Something is happening between a divided Congress and President Donald Trump. They appear to have reached a compromise over, of all things, the debt ceiling.
Earlier this week, Trump issued a triumphant tweet stating: “I am pleased to announce that a deal has been struck with Senate Majority Leader Mitch McConnell, Senate Minority Leader Chuck Schumer, Speaker of the House Nancy Pelosi, and House Minority Leader Kevin McCarthy — on a two-year Budget and Debt Ceiling, with no poison pills. This was a real compromise in order to give another big victory to our Great Military and Vets!”
In uncharacteristically speedy fashion, the Democratic House quickly followed up with bipartisan passage. The Republican Senate is due to follow suit this week. The deal raises the ceiling by $324 billion, divided between domestic programs and increased military spending, and brings to an end the threatened government shutdowns and rancorous debates that have accompanied the debt ceiling deadline for years.
There’s just one problem, and it’s a big one. The resolution further inflates a national debt that has risen at double-digit percentages through the Trump presidency and that now stands at a record $22 trillion. Meanwhile the federal deficit — the annual gap between revenue and spending — tops $1 trillion.
It appears to no longer be fashionable to talk about fusty old things like debt and deficits among the nation’s leaders. Trump never mentions it, except dismissively. Republicans by and large also appear to have abandoned resisting rises in the debt ceiling, with the exception of some murmurs of dissent from the House Freedom Caucus. But any serious objections would have surfaced during the ill-considered Tax Cuts and Jobs Act of 2017, which benefited mostly corporations and the wealthy. Instead, Republicans clamored for the tax cuts, which are becoming a prime driver of the national debt and deficit and will be for years to come.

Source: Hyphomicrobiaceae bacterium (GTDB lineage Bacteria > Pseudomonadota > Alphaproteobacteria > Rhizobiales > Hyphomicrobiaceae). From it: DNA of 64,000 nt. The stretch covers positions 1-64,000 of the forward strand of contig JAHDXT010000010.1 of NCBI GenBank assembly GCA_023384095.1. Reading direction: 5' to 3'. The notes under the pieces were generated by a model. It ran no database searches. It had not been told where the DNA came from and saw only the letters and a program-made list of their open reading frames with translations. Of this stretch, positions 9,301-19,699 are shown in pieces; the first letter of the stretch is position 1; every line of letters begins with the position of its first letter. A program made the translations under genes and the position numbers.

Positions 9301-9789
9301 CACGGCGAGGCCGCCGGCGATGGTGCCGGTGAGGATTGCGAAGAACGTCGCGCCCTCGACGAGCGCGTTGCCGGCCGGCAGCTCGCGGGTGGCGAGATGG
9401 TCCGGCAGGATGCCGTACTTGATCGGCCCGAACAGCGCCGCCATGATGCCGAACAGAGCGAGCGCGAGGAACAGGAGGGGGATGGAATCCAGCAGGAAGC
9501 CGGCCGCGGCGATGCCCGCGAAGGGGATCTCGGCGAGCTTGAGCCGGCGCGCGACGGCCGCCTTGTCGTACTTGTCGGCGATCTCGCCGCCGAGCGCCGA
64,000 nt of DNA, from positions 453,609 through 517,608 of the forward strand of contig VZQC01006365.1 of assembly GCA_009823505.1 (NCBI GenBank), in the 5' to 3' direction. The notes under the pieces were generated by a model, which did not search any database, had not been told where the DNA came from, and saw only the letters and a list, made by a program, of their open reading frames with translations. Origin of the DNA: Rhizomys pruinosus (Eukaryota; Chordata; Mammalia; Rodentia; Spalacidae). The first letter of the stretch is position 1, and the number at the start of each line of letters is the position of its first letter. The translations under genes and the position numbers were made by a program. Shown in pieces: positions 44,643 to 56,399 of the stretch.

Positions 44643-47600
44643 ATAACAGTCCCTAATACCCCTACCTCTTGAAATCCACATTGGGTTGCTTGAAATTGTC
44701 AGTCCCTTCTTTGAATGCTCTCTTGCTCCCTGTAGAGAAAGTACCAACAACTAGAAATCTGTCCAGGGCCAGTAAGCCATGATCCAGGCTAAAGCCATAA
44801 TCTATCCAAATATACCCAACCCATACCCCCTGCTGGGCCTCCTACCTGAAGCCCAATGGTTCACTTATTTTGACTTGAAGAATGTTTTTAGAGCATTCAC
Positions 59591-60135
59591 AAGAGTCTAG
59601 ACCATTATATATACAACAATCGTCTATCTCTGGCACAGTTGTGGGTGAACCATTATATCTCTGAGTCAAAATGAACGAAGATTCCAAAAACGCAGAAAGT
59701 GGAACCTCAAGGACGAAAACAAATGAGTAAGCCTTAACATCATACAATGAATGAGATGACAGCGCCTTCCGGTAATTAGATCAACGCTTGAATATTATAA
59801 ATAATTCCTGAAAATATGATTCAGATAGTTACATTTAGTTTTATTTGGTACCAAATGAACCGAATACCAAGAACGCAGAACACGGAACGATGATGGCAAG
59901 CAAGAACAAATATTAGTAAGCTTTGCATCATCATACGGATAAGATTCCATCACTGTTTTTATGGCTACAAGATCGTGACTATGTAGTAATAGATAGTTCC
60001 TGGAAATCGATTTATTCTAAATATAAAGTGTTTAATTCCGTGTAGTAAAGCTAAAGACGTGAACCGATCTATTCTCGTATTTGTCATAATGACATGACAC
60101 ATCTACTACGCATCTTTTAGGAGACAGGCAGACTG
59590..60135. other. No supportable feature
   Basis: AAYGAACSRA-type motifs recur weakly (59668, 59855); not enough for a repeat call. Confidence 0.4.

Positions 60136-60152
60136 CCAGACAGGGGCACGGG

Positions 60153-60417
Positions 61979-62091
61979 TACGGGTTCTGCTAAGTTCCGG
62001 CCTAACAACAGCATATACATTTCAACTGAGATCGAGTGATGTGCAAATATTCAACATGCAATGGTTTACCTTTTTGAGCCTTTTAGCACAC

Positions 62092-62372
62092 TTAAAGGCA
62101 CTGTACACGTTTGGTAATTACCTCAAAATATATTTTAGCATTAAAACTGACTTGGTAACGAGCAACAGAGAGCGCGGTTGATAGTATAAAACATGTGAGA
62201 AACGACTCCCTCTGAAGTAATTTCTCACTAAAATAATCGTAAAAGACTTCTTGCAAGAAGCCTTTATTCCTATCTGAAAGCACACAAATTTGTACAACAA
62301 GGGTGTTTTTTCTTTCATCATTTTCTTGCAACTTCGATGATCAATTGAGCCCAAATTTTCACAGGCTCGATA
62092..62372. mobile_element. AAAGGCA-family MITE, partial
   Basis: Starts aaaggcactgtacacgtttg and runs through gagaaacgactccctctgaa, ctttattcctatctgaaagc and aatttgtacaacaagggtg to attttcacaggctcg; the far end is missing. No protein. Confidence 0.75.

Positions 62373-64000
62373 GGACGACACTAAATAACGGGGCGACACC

Trump’s Democratic rivals for 2020 have also spoken little of debt, preferring to propose costly new programs with few details on how to pay the tab.
The regular fights over the debt ceiling that have marked public debate since 2011 have done little to change the dynamic. In 2013 the government briefly shut down over GOP unwillingness to raise the limit for a debt that then totaled $16 trillion.
Some debt is healthy and natural. It may even be that the nation can handle more debt than once was thought advisable. But the U.S. debt has more than quadrupled since the late 1990s. At nearly $400 billion, the annual interest payment on that debt this year eclipses the hard-negotiated increases to domestic programs and the military that Democrats and Trump sought. And no one can think a debt level that now exceeds GDP is a preferred course, particularly in a country with an aging workforce and a wave of retirees living longer than ever.
This is unwise in the extreme. The national debt cannot be wished away, any more than inflation can. The U.S. is still in the midst of the longest peacetime economic expansion in its history. That, by any rational measure, is the time to pay down debts and prepare against the next economic downturn.
Senate Majority Leader Mitch McConnell has already begun ramping up talk of curbing “entitlements,” which includes Social Security and Medicare. Don’t be fooled. Even though they account for the lion’s share of federal spending, those programs also have dedicated sources of income and have contributed little to the debt.
The Star Tribune Editorial Board remains convinced that this country’s ever-mounting debt is a hindrance to the economy, as with any debt that takes money from more productive measures. Bipartisan solutions to bring it down must be a part of the 2020 discussion.
Minneapolis Star Tribune